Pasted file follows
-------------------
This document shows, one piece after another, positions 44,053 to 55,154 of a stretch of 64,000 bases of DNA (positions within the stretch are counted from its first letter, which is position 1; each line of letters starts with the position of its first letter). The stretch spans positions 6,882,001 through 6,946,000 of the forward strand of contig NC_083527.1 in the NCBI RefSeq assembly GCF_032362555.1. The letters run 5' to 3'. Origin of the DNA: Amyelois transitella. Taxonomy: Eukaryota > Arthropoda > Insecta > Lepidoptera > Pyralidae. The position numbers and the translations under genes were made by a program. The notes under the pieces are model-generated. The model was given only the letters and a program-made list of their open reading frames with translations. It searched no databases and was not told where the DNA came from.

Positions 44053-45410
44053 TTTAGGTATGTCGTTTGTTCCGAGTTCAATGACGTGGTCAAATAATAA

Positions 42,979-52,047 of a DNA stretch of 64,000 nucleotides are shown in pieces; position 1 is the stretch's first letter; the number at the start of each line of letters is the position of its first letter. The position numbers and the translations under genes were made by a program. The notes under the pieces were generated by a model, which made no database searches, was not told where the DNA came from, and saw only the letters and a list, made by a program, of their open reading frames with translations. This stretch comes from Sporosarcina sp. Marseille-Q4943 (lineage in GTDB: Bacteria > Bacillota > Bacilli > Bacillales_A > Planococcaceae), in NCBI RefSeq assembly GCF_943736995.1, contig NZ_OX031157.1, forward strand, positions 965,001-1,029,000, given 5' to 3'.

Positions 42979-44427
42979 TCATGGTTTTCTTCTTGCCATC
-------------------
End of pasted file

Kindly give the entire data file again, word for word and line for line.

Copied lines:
This document shows, one piece after another, positions 44,053 to 55,154 of a stretch of 64,000 bases of DNA (positions within the stretch are counted from its first letter, which is position 1; each line of letters starts with the position of its first letter). The stretch spans positions 6,882,001 through 6,946,000 of the forward strand of contig NC_083527.1 in the NCBI RefSeq assembly GCF_032362555.1. The letters run 5' to 3'. Origin of the DNA: Amyelois transitella. Taxonomy: Eukaryota > Arthropoda > Insecta > Lepidoptera > Pyralidae. The position numbers and the translations under genes were made by a program. The notes under the pieces are model-generated. The model was given only the letters and a program-made list of their open reading frames with translations. It searched no databases and was not told where the DNA came from.

Positions 44053-45410
44053 TTTAGGTATGTCGTTTGTTCCGAGTTCAATGACGTGGTCAAATAATAA

Positions 42,979-52,047 of a DNA stretch of 64,000 nucleotides are shown in pieces; position 1 is the stretch's first letter; the number at the start of each line of letters is the position of its first letter. The position numbers and the translations under genes were made by a program. The notes under the pieces were generated by a model, which made no database searches, was not told where the DNA came from, and saw only the letters and a list, made by a program, of their open reading frames with translations. This stretch comes from Sporosarcina sp. Marseille-Q4943 (lineage in GTDB: Bacteria > Bacillota > Bacilli > Bacillales_A > Planococcaceae), in NCBI RefSeq assembly GCF_943736995.1, contig NZ_OX031157.1, forward strand, positions 965,001-1,029,000, given 5' to 3'.

Positions 42979-44427
42979 TCATGGTTTTCTTCTTGCCATC